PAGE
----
AWS unveils Graviton2, a blazing-fast processor to power its cloud

First, it was bookstores, then virtually every brick-and-mortar retailer, then the cloud. And now Amazon has Intel in its gunsights. At its annual re:Invent conference yesterday in Las Vegas, Amazon Web Services unveiled the Graviton2, a next-generation datacenter processor that Amazon says will power AWS services including Amazon EMR, Elastic Load Balancing, and Amazon ElastiCache. The Graviton2 is a custom AWS design built using a 7 nanometer manufacturing process based on 64-bit Arm Neoverse cores. AWS said the Graviton2 is seven times faster than its first-generation A1 Graviton processors “with four times the compute cores and five times faster memory.” By using the Graviton2 to power its datacenters, Amazon is hoping to lessen its reliance on processors made by Intel and AMD. Intel holds a 90 percent share of the datacenter processor market, with AMD controlling most of the rest, according to Reuters.

Unveiling the processor at his keynote address at re:Invent, AWS chief executive Andy Jassy said customers can “run virtually all your instances on this, with a 40 percent better price / performance than x86 instances.”

What does this mean for AWS customers? For starters, it should mean higher performance and lower costs. AWS chief evangelist Jeff Barr said, “All of these performance enhancements come together to give these new instances a significant performance benefit over the 5th generation (M5, C5, R5) of EC2 instances.” AWS released some eye-popping initial benchmarks that recorded the following per-vCPU performance improvements over M5 instances:

  • SPECjvm 2008: +43 percent (estimated).
  • SPEC CPU 2017 integer: +44 percent (estimated).
  • SPEC CPU 2017 floating point: +24 percent (estimated).
  • HTTPS load balancing with Nginx: +24 percent.
  • Memcached: +43 percent performance, at lower latency.
  • X.264 video encoding: +26 percent.
  • EDA simulation with Cadence Xcellium: +54 percent.

Barr noted that AWS is working on three types of Graviton2-powered EC2 instances:

  • General purpose: 1-64 vCPUs and up to 256GiB of memory.
  • Compute-optimized: 1-64 vCPUs and up to 128GiB of memory.
  • Memory-optimized: 1-64 vCPUs and up to 512GiB of memory.

The instances will have up to 25Gbps of network bandwidth, 18Gbps of EBS-optimized bandwidth, and will also be available in bare metal form.

Barr gave no time frame for when the Graviton2 will be rolled out except to say, “I will have more information to share with you in 2020.”

And what does this mean for Intel? Because Amazon and other major cloud operators have mostly been using Intel Xeon chips, Graviton2 could eat into Intel’s lucrative server processor market.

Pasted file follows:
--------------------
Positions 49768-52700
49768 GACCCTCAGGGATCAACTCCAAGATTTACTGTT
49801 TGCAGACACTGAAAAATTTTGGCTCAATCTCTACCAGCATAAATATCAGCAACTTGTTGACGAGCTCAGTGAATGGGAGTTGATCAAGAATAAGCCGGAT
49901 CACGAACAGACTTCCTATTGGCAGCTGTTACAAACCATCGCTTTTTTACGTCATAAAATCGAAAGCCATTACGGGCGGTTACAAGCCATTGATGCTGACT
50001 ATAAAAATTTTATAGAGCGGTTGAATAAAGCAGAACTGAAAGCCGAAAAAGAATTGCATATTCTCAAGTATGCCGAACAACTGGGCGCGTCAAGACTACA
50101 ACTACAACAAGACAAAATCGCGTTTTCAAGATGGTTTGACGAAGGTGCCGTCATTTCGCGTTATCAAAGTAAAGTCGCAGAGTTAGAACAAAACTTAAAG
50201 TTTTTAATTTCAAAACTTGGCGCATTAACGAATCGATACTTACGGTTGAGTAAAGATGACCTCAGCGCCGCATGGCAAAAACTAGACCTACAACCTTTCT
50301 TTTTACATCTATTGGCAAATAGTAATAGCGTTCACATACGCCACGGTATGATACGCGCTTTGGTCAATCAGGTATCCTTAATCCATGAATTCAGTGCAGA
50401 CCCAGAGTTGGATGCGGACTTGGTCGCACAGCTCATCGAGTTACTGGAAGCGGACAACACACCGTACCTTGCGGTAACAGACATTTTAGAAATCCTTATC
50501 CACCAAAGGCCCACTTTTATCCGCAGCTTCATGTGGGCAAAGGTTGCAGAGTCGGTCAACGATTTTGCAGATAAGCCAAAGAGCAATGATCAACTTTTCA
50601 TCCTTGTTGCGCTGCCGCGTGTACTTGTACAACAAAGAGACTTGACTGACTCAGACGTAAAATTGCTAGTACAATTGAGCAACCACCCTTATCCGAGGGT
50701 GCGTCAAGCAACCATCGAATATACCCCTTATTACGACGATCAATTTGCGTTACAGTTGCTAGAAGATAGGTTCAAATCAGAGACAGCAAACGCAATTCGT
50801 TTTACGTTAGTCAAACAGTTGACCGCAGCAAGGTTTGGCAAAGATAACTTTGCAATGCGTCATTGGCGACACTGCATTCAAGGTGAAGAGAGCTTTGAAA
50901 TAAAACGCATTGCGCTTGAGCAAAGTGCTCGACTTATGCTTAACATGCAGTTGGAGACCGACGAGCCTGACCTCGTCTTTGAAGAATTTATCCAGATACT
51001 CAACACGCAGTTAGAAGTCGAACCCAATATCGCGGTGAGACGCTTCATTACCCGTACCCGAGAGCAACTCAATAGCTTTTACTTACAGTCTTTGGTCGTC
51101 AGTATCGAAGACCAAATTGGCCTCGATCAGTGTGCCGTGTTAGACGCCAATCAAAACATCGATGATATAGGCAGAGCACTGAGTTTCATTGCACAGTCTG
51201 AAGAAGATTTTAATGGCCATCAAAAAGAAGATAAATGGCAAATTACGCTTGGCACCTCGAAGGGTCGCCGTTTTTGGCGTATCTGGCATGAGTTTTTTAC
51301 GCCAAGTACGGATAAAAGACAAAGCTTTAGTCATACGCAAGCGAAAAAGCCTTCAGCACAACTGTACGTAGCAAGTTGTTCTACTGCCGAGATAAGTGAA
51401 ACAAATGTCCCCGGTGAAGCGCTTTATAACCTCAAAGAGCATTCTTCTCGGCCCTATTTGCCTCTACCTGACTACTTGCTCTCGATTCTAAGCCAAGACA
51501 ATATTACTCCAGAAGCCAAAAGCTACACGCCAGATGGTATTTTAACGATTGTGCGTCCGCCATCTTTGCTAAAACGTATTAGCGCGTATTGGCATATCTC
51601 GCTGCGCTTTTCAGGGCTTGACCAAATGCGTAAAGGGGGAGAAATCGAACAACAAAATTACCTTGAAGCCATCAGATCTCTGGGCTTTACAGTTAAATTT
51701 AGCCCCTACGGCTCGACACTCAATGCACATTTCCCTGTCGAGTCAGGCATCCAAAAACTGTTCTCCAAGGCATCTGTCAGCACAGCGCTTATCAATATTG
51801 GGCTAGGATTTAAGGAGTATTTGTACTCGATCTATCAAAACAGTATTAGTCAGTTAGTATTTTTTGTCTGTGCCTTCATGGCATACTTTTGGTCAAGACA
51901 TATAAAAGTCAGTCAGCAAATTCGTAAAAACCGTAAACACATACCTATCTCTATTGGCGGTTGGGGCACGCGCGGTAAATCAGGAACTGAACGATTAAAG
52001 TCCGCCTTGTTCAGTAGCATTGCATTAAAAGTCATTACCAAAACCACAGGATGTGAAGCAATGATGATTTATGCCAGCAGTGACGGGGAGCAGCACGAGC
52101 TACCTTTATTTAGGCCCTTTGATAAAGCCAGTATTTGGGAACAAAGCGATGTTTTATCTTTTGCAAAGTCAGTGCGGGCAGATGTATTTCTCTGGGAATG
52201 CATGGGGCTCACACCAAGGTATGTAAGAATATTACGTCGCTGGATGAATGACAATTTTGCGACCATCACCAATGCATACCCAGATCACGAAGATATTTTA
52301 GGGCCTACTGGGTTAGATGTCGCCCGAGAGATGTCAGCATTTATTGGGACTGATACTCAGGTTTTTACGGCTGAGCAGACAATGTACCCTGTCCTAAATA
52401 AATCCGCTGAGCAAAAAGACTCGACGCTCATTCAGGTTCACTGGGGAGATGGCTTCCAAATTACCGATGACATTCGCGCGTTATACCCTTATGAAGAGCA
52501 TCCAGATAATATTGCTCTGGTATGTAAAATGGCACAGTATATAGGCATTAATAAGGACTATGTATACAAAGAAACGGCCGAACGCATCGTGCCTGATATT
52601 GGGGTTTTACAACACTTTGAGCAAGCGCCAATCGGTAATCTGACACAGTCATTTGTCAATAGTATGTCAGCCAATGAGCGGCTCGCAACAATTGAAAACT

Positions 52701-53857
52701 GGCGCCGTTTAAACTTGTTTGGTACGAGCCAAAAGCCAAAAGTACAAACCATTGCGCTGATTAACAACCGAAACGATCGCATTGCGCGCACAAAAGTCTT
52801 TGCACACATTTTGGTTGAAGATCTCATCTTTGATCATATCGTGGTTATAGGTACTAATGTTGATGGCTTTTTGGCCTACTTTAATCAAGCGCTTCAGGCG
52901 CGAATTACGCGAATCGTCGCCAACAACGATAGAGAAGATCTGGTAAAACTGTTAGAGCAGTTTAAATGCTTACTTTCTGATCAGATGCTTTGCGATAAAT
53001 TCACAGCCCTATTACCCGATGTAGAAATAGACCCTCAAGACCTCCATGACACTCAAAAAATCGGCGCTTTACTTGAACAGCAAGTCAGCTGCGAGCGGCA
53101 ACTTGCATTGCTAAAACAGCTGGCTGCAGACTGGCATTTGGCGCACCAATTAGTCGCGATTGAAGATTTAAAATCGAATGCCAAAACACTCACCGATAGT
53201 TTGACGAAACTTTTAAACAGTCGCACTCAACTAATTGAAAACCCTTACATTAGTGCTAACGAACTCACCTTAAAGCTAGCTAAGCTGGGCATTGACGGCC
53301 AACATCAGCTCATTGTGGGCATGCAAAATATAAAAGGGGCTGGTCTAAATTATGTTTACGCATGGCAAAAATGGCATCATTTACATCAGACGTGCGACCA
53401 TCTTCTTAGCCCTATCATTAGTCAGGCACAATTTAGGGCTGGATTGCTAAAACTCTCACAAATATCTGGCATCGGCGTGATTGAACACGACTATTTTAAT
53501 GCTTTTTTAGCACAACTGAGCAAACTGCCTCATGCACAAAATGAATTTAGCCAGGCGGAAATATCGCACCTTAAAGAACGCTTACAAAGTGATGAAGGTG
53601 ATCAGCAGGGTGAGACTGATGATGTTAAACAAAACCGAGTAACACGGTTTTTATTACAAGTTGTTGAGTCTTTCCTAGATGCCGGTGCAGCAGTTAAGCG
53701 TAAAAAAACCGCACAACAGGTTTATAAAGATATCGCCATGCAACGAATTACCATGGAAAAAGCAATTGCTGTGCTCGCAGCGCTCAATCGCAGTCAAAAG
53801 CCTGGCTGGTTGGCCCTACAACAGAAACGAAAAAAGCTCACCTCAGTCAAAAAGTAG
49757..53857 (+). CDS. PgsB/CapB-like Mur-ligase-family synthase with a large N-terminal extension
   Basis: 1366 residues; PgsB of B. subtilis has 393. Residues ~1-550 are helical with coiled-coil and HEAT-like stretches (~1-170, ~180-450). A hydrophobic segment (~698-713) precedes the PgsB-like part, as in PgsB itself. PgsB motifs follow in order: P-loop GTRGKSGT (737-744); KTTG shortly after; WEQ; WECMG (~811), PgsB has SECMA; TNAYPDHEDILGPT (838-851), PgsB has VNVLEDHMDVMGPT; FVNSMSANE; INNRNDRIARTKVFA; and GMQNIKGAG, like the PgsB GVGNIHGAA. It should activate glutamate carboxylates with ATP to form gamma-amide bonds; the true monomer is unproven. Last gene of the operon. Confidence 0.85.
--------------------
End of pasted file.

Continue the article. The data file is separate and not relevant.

Featured image: Shutterstock

Peter King

Peter King has been Managing Editor at TechGenix since July 2016. As a technology editor, reporter, and columnist, he has worked at some of the biggest U.S. newspapers, where he directed coverage of breaking news stories and steered award-winning projects from conception to publication.

Share
Published by
Peter King

Recent Posts

WordPress vulnerability puts 300,000 at risk for attack

A WordPress vulnerability that could affect 300,000 users has been identified and patched. By if admins don’t update, they remain…

1 hour ago

PowerShell jobs — because you have better things to do than wait

If you run PowerShell commands that take a while to complete, consider using PowerShell jobs, which will allow the command…

4 hours ago

Validating virtual networks rules in a Storage Account using PowerShell

Here’s a TechGenix Quick Tip on how to use PowerShell to retrieve a list of virtual network rules in a…

21 hours ago

Dell launches selection of new PCs, displays, and software

A line of new Dell PCs, with innovative tech capabilities like AI and 5G, are aimed at both personal and…

1 day ago

Exchange 2010 upgrade: Migrate or export mail to PST and start fresh?

If you’re on Exchange 2010, you will have to upgrade soon. And while starting from scratch with a new 2016…

1 day ago

How to repair PST files and import data back to Outlook or Office 365

If your business relies on Outlook, you can’t risk losing mailbox data because of PST files corruption. Here’s how to…

4 days ago